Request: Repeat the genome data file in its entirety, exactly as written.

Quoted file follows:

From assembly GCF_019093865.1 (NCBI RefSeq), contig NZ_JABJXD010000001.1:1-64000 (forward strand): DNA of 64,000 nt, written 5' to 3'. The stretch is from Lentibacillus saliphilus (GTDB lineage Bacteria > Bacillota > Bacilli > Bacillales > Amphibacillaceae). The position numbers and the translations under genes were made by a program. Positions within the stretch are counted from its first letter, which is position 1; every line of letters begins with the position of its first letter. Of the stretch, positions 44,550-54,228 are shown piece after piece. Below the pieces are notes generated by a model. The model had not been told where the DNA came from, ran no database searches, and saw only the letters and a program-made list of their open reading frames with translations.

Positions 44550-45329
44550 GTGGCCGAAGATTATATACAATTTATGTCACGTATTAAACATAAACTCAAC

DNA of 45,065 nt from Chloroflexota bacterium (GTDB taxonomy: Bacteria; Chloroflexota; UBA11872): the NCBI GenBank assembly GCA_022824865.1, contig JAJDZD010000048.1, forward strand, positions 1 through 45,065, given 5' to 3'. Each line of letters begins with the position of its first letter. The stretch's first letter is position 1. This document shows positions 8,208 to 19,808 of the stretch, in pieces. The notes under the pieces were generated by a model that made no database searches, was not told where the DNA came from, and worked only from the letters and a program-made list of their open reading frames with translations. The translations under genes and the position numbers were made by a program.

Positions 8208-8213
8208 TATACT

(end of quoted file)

From assembly GCF_019093865.1 (NCBI RefSeq), contig NZ_JABJXD010000001.1:1-64000 (forward strand): DNA of 64,000 nt, written 5' to 3'. The stretch is from Lentibacillus saliphilus (GTDB lineage Bacteria > Bacillota > Bacilli > Bacillales > Amphibacillaceae). The position numbers and the translations under genes were made by a program. Positions within the stretch are counted from its first letter, which is position 1; every line of letters begins with the position of its first letter. Of the stretch, positions 44,550-54,228 are shown piece after piece. Below the pieces are notes generated by a model. The model had not been told where the DNA came from, ran no database searches, and saw only the letters and a program-made list of their open reading frames with translations.

Positions 44550-45329
44550 GTGGCCGAAGATTATATACAATTTATGTCACGTATTAAACATAAACTCAAC

DNA of 45,065 nt from Chloroflexota bacterium (GTDB taxonomy: Bacteria; Chloroflexota; UBA11872): the NCBI GenBank assembly GCA_022824865.1, contig JAJDZD010000048.1, forward strand, positions 1 through 45,065, given 5' to 3'. Each line of letters begins with the position of its first letter. The stretch's first letter is position 1. This document shows positions 8,208 to 19,808 of the stretch, in pieces. The notes under the pieces were generated by a model that made no database searches, was not told where the DNA came from, and worked only from the letters and a program-made list of their open reading frames with translations. The translations under genes and the position numbers were made by a program.

Positions 8208-8213
8208 TATACT